LAST ATHLON XP PRICE CUT: October 27, 2003
And there won't be any more, because it's dead.

What's an Athlon XP?
Ever used a Thunderbird, AKA pretty much any Athlon from 900MHz to 1.4GHz? The Athlon XP is a revised version of the old Athlon Thunderbird designed for more scalability and better performance (see the next paragraph for more). If you've ever heard of the Athlon 4, this is it. (I guess they decided "Athlon 4" would be a little too copycattish, especially considering there wasn't an Athlon 2 or 3.)

Palomino cores are very much an improvement over their Thunderbird counterparts. First of all, they use less power and thus run cooler. Thankfully, at that; it's about time to start looking at ways to make the chip run cooler when people start talking enthusiatically about cooling methods that make absolute zero look like an oven. Additionally, the chip has much-improved (well, existent) hardware pre-fetch; hardware pre-fetch logic basically tries to anticipate what data will be needed from the computer's main memory next and preemptively loads this data into the processor's L1 cache. This alone has proven incredibly useful, as the Pentium III Tualatin has demonstrated. Various other features have been incorporated, but I suppose they're for a node on the Palomino core, should one be created. The end result of these? Overall, an Athlon XP 1800+ running at 1.533GHz wins about seventy percent of the time to the 2GHz Pentium 4 in benchmarks-- assuming the P4 uses the older-model core, the Willamette. (I'll explain this bit in a more detail later on.) If it faces a 1.8GHz P4 Northwood (the newer model), it's more or less tied.

Quanti-what? And what's this "XXXX+" stuff?
The Athlon XP uses what AMD like to call "QuantiSpeed Architecture"; this is a fancy term for "a new core". Part of the model naming scheme for this thing involves running at a lower clock speed than one would suspect from the name.

The main problem the past chips have encountered is this: Athlon 1.2GHz processors can easily outperform Pentium 4 1.5 Willamettes, but the trouble is, your average person sees nothing in a CPU's speed but raw clock speed. The XP takes a crack at marketing with its name; 1800+ implies that it does indeed run at 1.8GHz (and the + implies faster). They only have to state the real speed below a paragraph of redundant sentences that all boil down to "BETTER THAN 1.8", and so on. Even the BIOS hides the clock speed; in fact, overclockers have noted with amusement that the BIOS on some motherboards displays "Athlon XP 1900+" when overclocked to about 1.6GHz. (And by the way, yes, this scales alllll the way up to 2800+; I've tried it out with my rather willing 1700+). They seem afraid to mention it to the public; you know, the people that bought Pentium IIIs when the Athlon had already gone past 1GHz?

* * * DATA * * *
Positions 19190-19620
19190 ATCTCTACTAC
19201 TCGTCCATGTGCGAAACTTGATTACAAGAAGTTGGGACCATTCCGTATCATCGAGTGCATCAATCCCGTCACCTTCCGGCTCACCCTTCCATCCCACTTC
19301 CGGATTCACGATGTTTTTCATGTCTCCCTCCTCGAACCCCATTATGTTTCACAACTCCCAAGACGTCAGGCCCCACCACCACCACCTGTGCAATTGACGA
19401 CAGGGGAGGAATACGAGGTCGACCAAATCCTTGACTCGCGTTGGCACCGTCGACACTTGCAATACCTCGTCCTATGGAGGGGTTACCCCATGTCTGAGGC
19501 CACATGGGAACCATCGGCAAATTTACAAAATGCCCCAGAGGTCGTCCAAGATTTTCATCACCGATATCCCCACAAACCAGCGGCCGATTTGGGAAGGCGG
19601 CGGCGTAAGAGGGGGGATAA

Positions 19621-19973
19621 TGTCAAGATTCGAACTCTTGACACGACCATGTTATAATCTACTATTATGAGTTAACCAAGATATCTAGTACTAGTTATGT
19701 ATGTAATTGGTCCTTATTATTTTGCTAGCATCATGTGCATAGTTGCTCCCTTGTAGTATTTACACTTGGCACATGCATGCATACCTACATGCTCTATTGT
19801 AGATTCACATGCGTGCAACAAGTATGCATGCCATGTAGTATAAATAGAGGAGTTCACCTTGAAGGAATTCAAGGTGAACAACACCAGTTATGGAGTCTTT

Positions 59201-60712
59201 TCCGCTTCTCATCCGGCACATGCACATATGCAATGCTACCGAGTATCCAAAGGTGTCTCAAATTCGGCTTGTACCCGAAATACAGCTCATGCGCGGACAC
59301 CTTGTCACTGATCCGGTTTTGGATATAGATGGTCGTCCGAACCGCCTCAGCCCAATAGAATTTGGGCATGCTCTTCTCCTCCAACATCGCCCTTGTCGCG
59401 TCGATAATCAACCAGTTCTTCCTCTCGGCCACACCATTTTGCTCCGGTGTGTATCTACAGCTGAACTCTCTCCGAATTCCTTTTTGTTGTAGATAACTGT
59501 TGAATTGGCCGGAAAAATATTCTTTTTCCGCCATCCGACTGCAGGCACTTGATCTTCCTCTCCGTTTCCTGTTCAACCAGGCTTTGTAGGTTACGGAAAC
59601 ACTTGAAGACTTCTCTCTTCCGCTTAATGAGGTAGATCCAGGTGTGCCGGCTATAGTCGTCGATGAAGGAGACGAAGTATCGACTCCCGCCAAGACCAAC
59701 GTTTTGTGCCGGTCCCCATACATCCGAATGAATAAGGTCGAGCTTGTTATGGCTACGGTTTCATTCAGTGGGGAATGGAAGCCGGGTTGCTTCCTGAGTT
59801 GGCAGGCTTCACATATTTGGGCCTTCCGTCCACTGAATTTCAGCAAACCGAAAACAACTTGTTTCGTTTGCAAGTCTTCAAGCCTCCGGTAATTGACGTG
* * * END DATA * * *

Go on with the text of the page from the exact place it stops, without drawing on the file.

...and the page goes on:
Athlon XP 1500s run at 1.333GHz, 1800s at 1.533GHz. AMD like to put this in certain magazine ads in not-so-fine print; something along the lines of "Processor does not run at 1.8GHz, but does outperform Intel processors at that speed". This means that a 1600 runs on boards that can't go any faster than 1.4GHz. Combined with that AMD seem to be sticking to Socket A (as stated earlier), most users are able to plug in an XP in the place of an old Athlon or even an old Duron, the idea of course not remotely related to selling more processors.

But it's not so simple. Thanks to the Bartons and improper scalings, the Athlon XP 2500+ (Barton core) actually runs at 1.833GHz, and the Athlon XP 2400+ (Thoroughbred-B core) runs at 2GHz default. Confused yet? So's everyone else. Then again, you could argue that Intel's the one to be blamed in the first place, with their early MHz == Speed campaigns. Your choice. At any rate, the numbers actually scale OK (2400+ is worse than 2500+ is worse than 2600+), which is much less confusing for Joe User than the A/B/C Pentium 4s. The end of this writeup has a list of all the XPs in existence, the possible core types, notes, and the steppings for them; if you have the CPU in hand and can see the little code thing, well, this is your chance.

Duron XPs?
The Duron offspring of the Palomino is the Morgan. It topped out at 1.3GHz, and industry analysts figured there was no sense in continuing with the Duron line anyway, since regular low-end Athlon XPs were so cheap.*** Then, in a move that surprised everyone, AMD announced late in August of 2003 that they would be reviving the Duron, with the new Duron "Applebred" cores being based on the Barton core but with 64KB of L2 cache instead of 512KB. (Actually, they're really more similar to the Thoroughbred-B, since the Barton is just a Thoroughbred-B with more cache; my best guess as to why they said it was based on the Barton core is to avoid confusion with the Thoroughbred-A Morgans and new Thoroughbred-B Applebred cores. Or maybe it's marketing.) The new Durons will have a 266MHz (dual 133MHz) frontside bus instead of the 200MHz frontside bus of the old ones, which should help performance some. The new ones are debuting at 1.4GHz, 1.6GHz, and 1.8GHz.

So why do these chips exist when the low-end Athlon XPs are so cheap? If you're asking this question, you probably live somewhere like the U.S. or the U.K. or Australia or wherever and don't quite get what market AMD is targeting. The Duron has an excellent reputation in places like Russia and Mexico, where the developing economy means that a low price is valued above all else. There is still quite a market for the Duron in places like these, since the Duron is the cheapest processor still in production. Whether or not the Duron will be exposed to the fully developed markets in countries such as the United Kingdom is a question that will only be answered by time; AMD have said that if there is enough demand in these countries, they will do so. (I finally buckled and made a Duron writeup, so there's more information about this stuff there if you're interested.)